3) Benefits in Retirement: Some benefits that are available to retired officers include:
- Use of the Uniformed Services Medical Treatment Facilities (MTFs)
- Enrollment in TRICARE
- Medicare at age 65
- Use of Military Facilities (commissaries, exchanges etc.)
- Space-A Travel
4) Survivor Benefit Plan: This plan allows an officer to provide an annuity to the spouse, children, or in some cases a third party, upon the officers death. Enrollment is automatic unless the officer and spouse voluntarily withdraw from the program.
5) Veterans Affairs Benefits (VA): Based on the officers career with the PHS Commissioned Corps, the officer and dependents may be eligible for a variety of benefits from the VA that include:
- VA Hospitals;
- Life Insurance;
- Disability Compensation;
- Educational Assistance;
- Home Loan Guarantee;
- Death Benefits; and
- Dependency and Indemnity Compensation (DIC)
6) Employment and Political Activity: Employment after retirement is authorized; however some restrictions may occur if a conflict of interest is possible. All retired officers should contact their Agency/OPDIVs ethics counselor for clarification.
7) Assistance after Retirement: All retired officers should designate someone that will act as their personal representative in the event that he/she becomes incapable of acting on his/her own. A memo submitted to the retirement coordinator and placed in the Official Personnel Folder (OPF) should occur as soon as possible.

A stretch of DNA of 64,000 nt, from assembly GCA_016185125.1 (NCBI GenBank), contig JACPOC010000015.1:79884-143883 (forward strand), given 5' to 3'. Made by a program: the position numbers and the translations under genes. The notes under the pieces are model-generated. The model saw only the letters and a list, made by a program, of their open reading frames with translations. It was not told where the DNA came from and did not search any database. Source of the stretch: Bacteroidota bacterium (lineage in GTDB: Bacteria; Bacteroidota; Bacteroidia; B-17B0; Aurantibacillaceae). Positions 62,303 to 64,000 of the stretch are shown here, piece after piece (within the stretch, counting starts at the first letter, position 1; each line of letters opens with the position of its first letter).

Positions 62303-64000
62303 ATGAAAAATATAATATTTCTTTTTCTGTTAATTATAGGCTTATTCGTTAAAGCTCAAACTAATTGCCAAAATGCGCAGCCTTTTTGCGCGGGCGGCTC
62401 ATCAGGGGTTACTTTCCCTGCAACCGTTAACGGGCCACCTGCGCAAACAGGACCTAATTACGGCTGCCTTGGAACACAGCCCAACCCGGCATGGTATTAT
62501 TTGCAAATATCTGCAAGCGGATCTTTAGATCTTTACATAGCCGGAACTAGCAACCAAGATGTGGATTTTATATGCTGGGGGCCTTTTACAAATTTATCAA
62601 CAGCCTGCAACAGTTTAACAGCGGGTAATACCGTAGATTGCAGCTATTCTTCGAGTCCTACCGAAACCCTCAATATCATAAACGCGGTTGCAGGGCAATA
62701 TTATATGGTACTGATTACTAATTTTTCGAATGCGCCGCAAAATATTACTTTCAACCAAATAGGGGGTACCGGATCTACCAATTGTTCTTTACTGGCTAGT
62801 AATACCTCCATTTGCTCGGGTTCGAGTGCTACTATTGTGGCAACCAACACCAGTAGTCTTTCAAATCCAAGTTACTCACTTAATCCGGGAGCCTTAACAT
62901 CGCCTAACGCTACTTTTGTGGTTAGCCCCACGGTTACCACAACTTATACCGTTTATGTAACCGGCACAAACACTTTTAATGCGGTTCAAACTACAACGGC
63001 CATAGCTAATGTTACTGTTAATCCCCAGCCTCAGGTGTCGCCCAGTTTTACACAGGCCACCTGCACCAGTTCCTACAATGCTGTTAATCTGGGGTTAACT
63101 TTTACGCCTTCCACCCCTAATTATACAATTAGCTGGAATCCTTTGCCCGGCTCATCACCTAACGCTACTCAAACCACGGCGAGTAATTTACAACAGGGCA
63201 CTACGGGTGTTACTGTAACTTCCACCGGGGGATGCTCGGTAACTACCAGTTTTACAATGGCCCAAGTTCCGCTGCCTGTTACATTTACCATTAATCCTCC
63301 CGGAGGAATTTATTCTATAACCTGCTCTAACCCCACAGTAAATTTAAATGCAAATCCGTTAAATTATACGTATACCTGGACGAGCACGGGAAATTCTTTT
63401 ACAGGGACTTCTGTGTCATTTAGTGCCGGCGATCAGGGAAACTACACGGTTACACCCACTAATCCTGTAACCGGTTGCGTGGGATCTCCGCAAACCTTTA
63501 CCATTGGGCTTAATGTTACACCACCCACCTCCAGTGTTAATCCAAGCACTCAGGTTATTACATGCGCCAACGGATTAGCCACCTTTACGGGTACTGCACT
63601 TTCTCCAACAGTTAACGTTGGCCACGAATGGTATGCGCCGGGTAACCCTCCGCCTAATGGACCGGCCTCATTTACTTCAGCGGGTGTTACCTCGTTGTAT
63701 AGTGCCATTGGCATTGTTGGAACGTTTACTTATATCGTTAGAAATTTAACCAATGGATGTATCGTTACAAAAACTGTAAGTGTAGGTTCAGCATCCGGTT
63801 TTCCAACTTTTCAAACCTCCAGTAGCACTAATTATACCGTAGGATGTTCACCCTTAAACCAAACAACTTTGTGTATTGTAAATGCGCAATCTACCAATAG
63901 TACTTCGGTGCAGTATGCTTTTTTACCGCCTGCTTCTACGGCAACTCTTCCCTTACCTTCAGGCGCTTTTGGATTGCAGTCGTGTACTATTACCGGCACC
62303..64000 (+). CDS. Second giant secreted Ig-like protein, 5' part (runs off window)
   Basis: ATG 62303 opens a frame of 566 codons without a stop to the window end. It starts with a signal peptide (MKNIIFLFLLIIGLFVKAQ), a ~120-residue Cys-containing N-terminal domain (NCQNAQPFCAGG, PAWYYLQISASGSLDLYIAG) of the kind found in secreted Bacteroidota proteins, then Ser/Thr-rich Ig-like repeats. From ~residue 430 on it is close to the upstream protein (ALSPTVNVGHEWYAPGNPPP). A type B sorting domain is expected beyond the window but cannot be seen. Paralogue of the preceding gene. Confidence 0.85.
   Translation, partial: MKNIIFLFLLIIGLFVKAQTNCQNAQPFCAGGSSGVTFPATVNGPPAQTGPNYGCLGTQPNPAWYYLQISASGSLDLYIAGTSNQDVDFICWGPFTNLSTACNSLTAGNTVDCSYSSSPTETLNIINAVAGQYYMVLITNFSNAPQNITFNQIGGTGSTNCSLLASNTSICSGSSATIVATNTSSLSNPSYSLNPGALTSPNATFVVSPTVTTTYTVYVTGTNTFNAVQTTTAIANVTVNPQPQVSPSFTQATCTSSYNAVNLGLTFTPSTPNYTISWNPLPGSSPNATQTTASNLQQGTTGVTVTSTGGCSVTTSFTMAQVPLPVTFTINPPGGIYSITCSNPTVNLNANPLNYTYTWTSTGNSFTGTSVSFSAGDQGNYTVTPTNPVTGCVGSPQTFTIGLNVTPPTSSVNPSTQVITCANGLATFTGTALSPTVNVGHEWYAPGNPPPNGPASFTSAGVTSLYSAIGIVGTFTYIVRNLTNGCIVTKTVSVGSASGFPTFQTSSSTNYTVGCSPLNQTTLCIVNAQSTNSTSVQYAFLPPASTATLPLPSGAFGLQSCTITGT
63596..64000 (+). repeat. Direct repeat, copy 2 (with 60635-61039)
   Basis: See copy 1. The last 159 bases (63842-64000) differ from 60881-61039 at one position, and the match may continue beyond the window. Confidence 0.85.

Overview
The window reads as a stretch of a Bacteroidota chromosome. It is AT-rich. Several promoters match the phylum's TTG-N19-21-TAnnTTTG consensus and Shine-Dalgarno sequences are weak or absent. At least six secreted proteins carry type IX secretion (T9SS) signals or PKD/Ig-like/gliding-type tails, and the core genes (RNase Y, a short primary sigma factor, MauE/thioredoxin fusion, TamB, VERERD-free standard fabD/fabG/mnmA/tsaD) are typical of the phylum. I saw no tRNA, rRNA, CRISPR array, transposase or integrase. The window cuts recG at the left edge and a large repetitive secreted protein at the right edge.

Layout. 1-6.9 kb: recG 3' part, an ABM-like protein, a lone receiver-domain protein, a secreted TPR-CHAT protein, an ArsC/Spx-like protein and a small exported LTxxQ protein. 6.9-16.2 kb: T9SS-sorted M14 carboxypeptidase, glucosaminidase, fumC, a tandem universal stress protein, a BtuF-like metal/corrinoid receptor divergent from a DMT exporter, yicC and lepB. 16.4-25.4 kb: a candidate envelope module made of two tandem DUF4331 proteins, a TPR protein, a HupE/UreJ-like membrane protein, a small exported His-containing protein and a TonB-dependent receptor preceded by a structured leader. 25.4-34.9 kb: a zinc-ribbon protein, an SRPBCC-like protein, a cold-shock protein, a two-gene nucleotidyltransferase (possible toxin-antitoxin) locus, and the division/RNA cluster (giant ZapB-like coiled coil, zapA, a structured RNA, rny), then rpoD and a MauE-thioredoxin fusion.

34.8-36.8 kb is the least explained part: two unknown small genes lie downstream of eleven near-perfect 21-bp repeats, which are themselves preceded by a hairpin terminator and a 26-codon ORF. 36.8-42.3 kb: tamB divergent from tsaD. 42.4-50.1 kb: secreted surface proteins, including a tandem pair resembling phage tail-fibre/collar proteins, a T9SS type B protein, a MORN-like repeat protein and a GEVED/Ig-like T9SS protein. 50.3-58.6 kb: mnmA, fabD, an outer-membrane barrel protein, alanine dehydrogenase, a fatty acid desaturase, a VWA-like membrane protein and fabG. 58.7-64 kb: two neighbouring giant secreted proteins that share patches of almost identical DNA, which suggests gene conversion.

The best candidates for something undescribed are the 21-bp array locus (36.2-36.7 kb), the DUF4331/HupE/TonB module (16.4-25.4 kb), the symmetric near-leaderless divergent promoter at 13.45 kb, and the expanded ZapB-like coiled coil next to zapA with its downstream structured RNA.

8) Social Security: PHS Officers who entered onto active duty after January 1, 1957 are eligible for Social Security benefits. The Social Security Adminstration determines the eligibility and amount of benefits.
9) Former Spouses’ Protections Act: the Former Spouses’ Protection Act (FSPA) affects retired PHS officers. Disposable retirement pay may be divided by a court and paid to the former spouse by the Corps.
10) Survivor Benefits and Assistance: Death and survivor benefits are available to a retired officer and his/her dependents depending on the status at the time of death.
Complete and detailed “Information on Commissioned Officers Retirement” can
be found in CCPM Pamphlet No. 24 on the CCMIS Website at “http://dcp.psc.gov.